Reading & Discussion Group at Driftwood Village
From: Allison Tom (allisonrtomgmail.com)
Date: Fri, 1 Jan 2021 07:57:16 -0800 (PST)
Good morning and Happy New Year,

Earlier this week I posted a request to the list for workplace
participation success stories for our reading & discussion group.  (I'd
still like to collect more!)

Ann Zabaldo was curious about the reading and discussion group, so here's a
quick summary - I'm happy to correspond with anyone who is interested in
more details.

I joined Driftwood about two years ago at a time when the group had been
formed, land bought, and consultants and architects hired.  I found myself
frustrated with our monthly General Meetings because I always wanted more
exploration of the ways other communities had done things and the meanings
of different choices. There simply wasn't time to have those kinds of
discussions while we were trying to get through all of the practical
details and decisions involved in beginning construction.

But I'm an anthropologist (specifically, an anthropologist of education)
and I am trained to ask "how do other groups do these things?" and "what is
the effect on our culture of doing things this way or that way?"

Covid provided me with an unexpected opportunity once my community started
paying for a zoom account.  I proposed a meeting of those interested in
getting together to discuss ideas about what we were doing and was
delighted when a number of people (I think maybe seven) showed up.  That
was back in May 2020.

I thought we'd meet every month or so.  But enthusiasm has been steady
enough that we have met over zoom every other Sunday afternoon since then -
eight months.  I got a bit of pushback when I scheduled an extra week
between meetings over the holidays!

We started with the rich materials offered on the cohousing.org website.
The archive of webchats there took us into discussion of cooperative
culture, participation, high structure/low structure, personal growth,
conflict  - you get the idea.  Seriously, these webchats are a treasure
trove, and the opportunity to listen to a number of different people, from
consultants to cohousing members, was transformative for us.

While we were able to mine this resource, my job consisted mostly of
vetting webchats to choose those best suited to our circumstances.  We also
signed up for one of the cohousing.org conferences, "The Heart of
Community," as a community, and have used some of the presentations from
that collection as well.

I also drew on the *Communities Magazine* archive to supplement the
webchats.  These short articles were very useful in terms of providing
alternate perspectives.  Once we gained familiarity with the people who
commonly contributed to the webchats, I began to venture even further.  We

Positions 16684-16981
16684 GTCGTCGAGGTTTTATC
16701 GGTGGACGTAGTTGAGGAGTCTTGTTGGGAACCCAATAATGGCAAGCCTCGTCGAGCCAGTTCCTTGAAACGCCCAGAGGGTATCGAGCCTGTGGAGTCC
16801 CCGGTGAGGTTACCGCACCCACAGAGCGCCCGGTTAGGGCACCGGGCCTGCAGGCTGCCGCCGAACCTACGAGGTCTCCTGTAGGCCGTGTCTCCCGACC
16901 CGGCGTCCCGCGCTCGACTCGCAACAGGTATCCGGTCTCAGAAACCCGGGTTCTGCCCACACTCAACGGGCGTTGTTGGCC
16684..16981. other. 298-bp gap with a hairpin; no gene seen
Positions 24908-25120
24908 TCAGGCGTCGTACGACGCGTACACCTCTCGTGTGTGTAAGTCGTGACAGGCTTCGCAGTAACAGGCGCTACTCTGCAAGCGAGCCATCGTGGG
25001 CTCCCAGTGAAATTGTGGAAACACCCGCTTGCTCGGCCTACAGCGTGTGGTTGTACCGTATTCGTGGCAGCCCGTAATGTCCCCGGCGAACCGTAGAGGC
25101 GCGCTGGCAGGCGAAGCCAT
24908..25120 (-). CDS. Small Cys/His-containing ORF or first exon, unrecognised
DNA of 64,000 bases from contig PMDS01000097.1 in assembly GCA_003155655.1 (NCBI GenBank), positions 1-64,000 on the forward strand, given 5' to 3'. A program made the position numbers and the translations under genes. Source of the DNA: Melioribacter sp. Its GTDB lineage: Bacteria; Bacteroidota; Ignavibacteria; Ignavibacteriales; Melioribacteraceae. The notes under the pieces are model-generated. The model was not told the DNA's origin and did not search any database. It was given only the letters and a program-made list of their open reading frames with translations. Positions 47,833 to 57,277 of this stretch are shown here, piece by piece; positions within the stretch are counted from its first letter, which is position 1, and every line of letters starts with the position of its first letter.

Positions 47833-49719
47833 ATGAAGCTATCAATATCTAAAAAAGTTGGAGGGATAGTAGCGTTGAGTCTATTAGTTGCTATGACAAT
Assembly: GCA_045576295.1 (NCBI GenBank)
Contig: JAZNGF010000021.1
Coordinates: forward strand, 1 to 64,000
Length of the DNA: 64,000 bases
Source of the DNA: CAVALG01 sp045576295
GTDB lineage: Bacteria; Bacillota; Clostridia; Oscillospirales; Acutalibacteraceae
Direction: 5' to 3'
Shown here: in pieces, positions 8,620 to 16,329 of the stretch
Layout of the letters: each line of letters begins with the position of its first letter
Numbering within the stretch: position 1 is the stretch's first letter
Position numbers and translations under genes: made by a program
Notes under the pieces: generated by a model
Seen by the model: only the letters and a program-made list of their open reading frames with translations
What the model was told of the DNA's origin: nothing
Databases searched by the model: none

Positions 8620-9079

now regularly turn to the presentations of Intentional Communities as
well.

As a university professor, I'm well aware of the dangers of selecting
materials for a group to read and discuss without actually knowing what's
in those materials!  Not to pat myself on the back (excessively), I think
that one of the things that has made the group work has been the time I've
put into finding the right materials to discuss for the topics my group is
interested in discussing.  Some webchats and ic.org presentations are
simply better than others.  And since we are in Canada, some of the nuts
and bolts presentations about taxation and other issues aren't relevant to
us.

My job has gotten harder as time has gone by.  It's a challenge to sort
through the archive of cohousing-l to put together a variety of well-stated
points of view on different topics.  It's likewise a challenge to sort
through the archive of *Communities* articles since they are searchable by
title and author but not by content.  My email asking for successful
participation stories was my second request to this list to gather
perspectives on a topic we want to discuss.  (My first effort was about
fees for common space usage.  That got me some interesting responses!)

Since we are 5-7 months from move in and facing a steep US/Canada exchange
rate, my community isn't in a place to afford the cohousing.org conferences
that have replaced cohousing.org's webchats.  We are very sad about that,
since we would love to have access to those talks and to be able to support
the organization.  But since we are currently wondering how we are going to
pay for the appliances in our common house, I haven't asked for money for
the conferences.

I've been surprised to see that interest in these discussions has continued
to be strong for eight months.  We had only four members in attendance for
one meeting, but we usually run to seven to ten.  I'd say about a quarter
of the membership regularly participates.  We are sad that our many
families with young children aren't able to join us, but we haven't found a
way to make it more accessible to them.

I do see the effect of these groups in our larger community even though not
everyone attends.  We regularly use terms from the talks in our
all-membership meetings and I think the knowledge of the smaller group is
transferring to the larger group.  We also have members who now tape
shorter or longer presentations as educational tools within the community.

Feel free to get back to me if you have other questions.  And *please,
please please* send me ideas for more materials!

Allison Tom
Driftwood Village Cohousing
North Vancouver
(In construction, move-in summer 2021)
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